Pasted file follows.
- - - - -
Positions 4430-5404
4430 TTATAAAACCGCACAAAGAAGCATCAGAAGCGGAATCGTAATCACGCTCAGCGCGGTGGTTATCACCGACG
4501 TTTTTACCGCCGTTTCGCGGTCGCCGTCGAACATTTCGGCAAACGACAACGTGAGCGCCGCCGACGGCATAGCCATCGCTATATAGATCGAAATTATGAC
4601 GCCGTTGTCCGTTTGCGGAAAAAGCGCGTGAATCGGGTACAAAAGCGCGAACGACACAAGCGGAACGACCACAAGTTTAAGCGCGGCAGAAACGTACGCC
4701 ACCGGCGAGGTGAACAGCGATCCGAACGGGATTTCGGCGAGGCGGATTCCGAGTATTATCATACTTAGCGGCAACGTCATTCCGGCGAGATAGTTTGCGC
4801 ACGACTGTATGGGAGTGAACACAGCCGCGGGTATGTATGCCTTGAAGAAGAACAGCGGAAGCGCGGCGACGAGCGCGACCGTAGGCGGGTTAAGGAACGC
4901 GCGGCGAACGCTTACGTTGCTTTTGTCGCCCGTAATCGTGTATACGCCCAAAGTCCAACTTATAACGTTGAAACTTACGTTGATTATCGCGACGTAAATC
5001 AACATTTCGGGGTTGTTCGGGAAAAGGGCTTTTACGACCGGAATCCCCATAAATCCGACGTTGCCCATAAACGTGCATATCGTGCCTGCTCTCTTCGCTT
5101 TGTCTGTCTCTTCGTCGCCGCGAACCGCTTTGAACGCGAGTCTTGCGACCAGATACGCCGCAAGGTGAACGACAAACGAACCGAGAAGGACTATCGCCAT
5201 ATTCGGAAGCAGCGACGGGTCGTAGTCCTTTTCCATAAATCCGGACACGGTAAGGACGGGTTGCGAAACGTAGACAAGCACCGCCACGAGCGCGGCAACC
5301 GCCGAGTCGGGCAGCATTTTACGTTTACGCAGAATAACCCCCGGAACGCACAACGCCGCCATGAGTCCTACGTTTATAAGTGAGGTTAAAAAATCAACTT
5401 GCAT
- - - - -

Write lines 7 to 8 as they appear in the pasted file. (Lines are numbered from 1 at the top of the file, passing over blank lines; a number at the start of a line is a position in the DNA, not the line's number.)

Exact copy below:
4901 GCGGCGAACGCTTACGTTGCTTTTGTCGCCCGTAATCGTGTATACGCCCAAAGTCCAACTTATAACGTTGAAACTTACGTTGATTATCGCGACGTAAATC
5001 AACATTTCGGGGTTGTTCGGGAAAAGGGCTTTTACGACCGGAATCCCCATAAATCCGACGTTGCCCATAAACGTGCATATCGTGCCTGCTCTCTTCGCTT